After that I always have a digital delay of some kind that I can tap the tempo in. For years that was a Boss DD-5 that I couldn’t have lived without for the last eighteen years of touring. It’s basically always on my pedal board. I’ve tried many other delay pedals. Now that you can program the beats per minute into the pedal, whenever that came along, ’04 or ’05, the Boss Giga Delay was the first one I had, and obviously the Strymon does it well. That’s always on my board because we’ve got so many songs and set lists I don’t want to tap them all out so I have a lot of program setting.
So overdrive pedal, into delay with BPM, then my next go-to is some sort of warm soupy analog delay. Even if it’s digital, just as long as it sounds like analog. The Echo Pro is a really great one that Line 6 made. They don’t make it anymore but you can get one for a hundred dollars and it sounds amazing, I love that pedal and used it for years and years on the road. So if you have that and a DD-5 you’re only into it maybe 200 bucks and you’ve got great sounds.
I use a Boss reverb pedal, called the RV-5, which you can also get for super cheap. I don’t think they make the RV-5 anymore but that’s the one I really like. There’s a setting I use called Modulate that sounds like a really nice big airy sound, and I can set the trails really long with long repeats on the delays to get some really good atmospheric tones. So really just a basic overdrive, a couple of delay options, reverb, a couple classically voiced Rock guitars – a Les Paul or Tele, into a chimey British EL-84 kind of amp.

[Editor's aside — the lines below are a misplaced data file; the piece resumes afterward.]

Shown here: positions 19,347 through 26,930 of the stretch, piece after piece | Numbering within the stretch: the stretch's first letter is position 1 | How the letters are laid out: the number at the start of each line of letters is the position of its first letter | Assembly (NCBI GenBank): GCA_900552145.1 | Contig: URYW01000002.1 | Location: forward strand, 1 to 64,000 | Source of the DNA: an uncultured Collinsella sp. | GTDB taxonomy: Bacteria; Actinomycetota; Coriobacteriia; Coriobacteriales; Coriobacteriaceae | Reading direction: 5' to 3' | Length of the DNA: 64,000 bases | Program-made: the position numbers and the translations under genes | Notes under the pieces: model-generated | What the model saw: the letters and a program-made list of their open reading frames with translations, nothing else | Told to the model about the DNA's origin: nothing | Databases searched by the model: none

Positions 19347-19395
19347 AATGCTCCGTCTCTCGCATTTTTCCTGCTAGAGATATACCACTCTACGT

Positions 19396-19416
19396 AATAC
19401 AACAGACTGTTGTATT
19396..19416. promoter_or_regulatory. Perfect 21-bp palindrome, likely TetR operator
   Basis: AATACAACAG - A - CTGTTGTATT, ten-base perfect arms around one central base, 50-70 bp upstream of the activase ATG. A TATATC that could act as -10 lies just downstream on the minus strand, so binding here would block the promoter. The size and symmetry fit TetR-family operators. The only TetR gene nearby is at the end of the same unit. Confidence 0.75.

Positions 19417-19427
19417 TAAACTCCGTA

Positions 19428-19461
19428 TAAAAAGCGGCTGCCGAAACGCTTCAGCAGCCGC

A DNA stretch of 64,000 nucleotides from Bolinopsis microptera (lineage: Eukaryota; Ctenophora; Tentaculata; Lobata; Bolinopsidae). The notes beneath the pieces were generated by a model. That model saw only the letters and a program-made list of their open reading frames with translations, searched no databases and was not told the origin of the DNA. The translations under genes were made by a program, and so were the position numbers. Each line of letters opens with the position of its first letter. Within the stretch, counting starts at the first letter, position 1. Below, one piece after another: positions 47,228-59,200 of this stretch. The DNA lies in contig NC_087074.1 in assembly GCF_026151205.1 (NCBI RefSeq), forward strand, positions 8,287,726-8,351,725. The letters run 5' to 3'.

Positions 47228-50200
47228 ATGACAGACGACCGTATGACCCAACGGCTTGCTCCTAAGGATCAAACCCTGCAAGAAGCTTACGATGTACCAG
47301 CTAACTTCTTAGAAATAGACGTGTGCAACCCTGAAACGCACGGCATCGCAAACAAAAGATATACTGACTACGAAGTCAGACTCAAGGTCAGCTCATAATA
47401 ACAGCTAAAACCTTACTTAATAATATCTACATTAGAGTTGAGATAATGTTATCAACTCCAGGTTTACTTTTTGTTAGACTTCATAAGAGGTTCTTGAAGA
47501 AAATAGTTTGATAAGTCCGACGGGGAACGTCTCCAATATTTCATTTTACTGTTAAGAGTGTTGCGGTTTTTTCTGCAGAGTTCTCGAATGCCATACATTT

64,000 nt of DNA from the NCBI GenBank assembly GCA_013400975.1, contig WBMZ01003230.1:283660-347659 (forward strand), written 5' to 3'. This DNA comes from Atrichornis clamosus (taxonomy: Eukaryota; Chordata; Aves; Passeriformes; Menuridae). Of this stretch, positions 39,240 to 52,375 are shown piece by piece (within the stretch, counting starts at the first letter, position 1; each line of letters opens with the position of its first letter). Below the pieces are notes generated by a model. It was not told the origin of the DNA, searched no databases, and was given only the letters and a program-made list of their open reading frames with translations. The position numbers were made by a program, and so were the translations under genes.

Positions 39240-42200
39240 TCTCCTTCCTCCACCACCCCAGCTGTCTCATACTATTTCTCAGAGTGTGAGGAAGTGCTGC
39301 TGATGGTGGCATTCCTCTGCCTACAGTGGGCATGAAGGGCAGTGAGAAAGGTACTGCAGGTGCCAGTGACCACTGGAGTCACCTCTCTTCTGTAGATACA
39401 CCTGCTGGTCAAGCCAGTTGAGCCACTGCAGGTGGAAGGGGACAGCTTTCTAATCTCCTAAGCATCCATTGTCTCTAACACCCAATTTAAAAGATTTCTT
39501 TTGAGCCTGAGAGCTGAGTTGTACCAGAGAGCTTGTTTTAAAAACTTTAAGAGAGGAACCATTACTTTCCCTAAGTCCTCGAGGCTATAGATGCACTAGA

Then another big one for me is a volume pedal, I love that. I never learned the trick of using your pinky to back your volume off, it always felt unnatural to me. So I use the Les Paul almost as a gain stage, so if the Full-Drive is on and I don’t want a totally clean sound, I’ll use the Full-Drive for a little bit of compression and dirt, but I’ll back the volume off a touch. Then if I roll the volume pedal back it basically does the same thing as rolling the volume back with your pinky on the guitar so essentially it cleans up for a picking part or something.